When it comes to nutrition, getting adequate levels of specific vitamins and minerals can sometimes fall to the bottom of the priorities list. However, magnesium, a macro-mineral that is found throughout the human body, is vital to many bodily functions. Here's how to know if you're getting enough—and where you can get more if not.
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While you’re probably not worrying every day about meeting your daily needs for this macro-mineral, magnesium is essential to human health. Its primary role is to facilitate biochemical reactions, including cell building, energy production, blood pressure regulation, and muscle and nerve function. Science jargon aside, you need it for bone, brain, and immunity health, as well as steadying blood sugars and blood pressure.

Already an abundant mineral in the body, magnesium can also be found in a lot of foods. Leafy greens, almonds, avocados, whole grains, milk, and lean meats all provide ample doses of the mineral. The 2015-2020 Dietary Guidelines for Americans specifies that "Nutritional needs should be met primarily from foods.”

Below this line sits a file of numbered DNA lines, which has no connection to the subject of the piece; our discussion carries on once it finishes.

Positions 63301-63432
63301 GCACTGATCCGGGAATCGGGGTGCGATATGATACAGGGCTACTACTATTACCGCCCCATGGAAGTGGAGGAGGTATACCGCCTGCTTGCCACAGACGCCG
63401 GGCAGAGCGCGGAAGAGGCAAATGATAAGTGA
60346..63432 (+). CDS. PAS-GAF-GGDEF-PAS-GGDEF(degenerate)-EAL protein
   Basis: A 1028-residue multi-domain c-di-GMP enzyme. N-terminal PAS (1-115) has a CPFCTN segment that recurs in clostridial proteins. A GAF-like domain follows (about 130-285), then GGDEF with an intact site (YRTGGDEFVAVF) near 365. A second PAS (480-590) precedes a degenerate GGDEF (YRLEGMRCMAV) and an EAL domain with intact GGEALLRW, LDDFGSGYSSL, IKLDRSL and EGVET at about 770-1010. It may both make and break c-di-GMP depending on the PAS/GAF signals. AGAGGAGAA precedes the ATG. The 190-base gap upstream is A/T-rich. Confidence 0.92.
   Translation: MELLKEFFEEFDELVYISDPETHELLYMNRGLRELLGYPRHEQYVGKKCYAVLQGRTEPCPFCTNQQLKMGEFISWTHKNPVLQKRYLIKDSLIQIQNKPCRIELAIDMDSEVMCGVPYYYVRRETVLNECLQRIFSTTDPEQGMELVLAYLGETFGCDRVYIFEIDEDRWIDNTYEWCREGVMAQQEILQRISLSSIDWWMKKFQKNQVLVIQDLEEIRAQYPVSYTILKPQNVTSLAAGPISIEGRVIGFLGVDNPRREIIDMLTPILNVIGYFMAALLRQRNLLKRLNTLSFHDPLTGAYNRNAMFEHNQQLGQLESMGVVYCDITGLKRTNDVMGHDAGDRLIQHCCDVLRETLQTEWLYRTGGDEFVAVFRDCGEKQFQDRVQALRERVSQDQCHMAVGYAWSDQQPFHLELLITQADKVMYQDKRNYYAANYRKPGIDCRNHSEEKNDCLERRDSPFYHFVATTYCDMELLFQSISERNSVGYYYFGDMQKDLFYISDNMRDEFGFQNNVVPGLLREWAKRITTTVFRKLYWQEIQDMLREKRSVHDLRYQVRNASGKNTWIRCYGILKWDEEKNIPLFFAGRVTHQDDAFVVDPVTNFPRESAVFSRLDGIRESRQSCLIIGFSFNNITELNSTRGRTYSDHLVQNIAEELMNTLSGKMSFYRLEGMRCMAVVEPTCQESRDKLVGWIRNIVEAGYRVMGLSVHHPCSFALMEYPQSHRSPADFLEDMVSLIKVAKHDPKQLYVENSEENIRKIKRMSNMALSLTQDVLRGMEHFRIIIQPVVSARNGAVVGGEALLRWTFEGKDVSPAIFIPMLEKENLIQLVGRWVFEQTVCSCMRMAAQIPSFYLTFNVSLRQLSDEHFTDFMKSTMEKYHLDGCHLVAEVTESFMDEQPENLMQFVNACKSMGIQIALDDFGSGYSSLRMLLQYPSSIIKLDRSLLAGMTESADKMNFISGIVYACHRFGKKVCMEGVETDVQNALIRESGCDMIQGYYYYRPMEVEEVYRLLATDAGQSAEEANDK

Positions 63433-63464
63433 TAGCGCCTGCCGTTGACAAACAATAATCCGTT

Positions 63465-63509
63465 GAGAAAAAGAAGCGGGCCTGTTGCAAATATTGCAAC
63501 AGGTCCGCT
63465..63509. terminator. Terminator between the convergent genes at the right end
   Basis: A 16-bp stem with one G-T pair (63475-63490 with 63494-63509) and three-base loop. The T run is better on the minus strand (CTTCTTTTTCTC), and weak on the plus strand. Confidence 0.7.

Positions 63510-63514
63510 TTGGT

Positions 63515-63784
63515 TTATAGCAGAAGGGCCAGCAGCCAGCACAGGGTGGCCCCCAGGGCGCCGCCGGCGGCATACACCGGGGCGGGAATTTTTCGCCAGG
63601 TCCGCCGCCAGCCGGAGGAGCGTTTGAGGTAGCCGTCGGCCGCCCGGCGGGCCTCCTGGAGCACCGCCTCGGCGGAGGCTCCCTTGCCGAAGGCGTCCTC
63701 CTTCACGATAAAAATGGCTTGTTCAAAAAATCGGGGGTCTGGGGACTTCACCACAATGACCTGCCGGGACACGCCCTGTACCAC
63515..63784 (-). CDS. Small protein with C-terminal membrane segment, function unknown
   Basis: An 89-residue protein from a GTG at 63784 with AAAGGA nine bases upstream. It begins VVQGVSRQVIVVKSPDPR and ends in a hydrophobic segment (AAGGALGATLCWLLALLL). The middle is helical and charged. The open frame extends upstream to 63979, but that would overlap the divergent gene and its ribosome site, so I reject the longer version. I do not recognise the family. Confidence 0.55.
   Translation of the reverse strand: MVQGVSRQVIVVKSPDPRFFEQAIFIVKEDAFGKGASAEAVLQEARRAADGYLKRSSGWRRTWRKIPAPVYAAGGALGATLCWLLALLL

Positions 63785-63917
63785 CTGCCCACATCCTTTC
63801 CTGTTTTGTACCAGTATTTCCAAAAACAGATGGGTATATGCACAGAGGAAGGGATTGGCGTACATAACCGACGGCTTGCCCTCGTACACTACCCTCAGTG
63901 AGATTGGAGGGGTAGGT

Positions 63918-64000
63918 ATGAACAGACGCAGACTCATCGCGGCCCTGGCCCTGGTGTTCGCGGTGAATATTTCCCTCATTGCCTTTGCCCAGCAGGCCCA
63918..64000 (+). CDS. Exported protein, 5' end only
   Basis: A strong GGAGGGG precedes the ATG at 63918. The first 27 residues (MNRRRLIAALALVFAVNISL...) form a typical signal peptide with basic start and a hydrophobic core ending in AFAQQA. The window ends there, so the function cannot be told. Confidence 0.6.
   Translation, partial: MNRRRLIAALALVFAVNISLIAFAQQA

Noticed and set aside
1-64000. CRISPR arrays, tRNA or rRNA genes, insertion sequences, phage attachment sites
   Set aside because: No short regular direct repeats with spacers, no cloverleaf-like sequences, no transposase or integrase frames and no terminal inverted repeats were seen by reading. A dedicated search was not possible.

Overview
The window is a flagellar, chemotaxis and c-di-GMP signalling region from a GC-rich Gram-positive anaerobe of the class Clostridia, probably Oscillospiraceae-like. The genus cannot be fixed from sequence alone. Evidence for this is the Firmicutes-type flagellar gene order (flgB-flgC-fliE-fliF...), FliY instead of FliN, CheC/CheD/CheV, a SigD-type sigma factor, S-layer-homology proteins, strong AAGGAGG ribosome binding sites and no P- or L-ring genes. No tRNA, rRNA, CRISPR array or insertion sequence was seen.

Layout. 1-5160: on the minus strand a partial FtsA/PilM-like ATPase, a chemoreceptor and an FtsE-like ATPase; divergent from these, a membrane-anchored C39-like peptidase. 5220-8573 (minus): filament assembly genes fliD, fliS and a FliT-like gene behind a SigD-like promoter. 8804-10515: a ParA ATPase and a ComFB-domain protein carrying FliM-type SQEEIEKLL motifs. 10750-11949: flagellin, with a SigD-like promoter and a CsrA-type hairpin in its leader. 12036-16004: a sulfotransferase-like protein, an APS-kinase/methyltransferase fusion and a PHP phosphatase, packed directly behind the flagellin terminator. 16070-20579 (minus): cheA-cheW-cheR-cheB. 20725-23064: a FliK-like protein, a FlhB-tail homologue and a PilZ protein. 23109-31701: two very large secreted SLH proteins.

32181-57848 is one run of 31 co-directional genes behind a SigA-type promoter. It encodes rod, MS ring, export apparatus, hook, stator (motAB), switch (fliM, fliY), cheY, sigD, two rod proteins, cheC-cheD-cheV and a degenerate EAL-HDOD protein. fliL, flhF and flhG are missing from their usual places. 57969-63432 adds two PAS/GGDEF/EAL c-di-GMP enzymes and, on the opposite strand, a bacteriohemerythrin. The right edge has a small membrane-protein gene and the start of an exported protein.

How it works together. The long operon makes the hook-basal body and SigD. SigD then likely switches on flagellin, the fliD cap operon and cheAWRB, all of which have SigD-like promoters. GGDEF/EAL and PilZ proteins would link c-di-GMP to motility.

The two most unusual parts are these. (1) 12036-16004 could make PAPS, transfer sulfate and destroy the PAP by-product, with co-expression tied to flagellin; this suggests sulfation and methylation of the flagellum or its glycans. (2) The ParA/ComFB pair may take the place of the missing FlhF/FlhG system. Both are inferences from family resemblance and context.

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In other words, it's very unlikely that you need to run to the nearest pharmacy to buy magnesium supplements in a last-ditch effort to meet your daily needs. Chances are, if you’re maintaining a well-balanced diet rich in fresh produce, healthy fats, and lean protein, you’re probably meeting your daily needs. That's great news.

Understanding if you are achieving the proper levels of magnesium and whether you have an adequate amount of magnesium in your body is extremely difficult. Most magnesium is insides your bones and cells, which makes it hard to detect. You can measure magnesium concentrations in urine, saliva, and blood, but these tests have a large margin of error.

While it might be a stretch to say that magnesium directly promotes weight loss, it could be argued that magnesium affects weight loss. Having sufficient amounts of magnesium in your body steadies blood sugar levels, so your body is less likely to experience vast fluctuations in insulin and blood sugar. For some people, that can positively contribute to fat loss.

Consuming adequate amounts of magnesium should not become a daily concern. It can be achieved through a wholesome, balanced diet. At the same time, it is possible, like with almost anything else, to consume too much magnesium, so you do not need to make it your personal mission to configure your diet around consuming magnesium-rich foods. Focus on eating a well-rounded diet rich in lean protein, fresh produce, and whole grains, and you shouldn’t have to worry about reaching your recommended magnesium intake.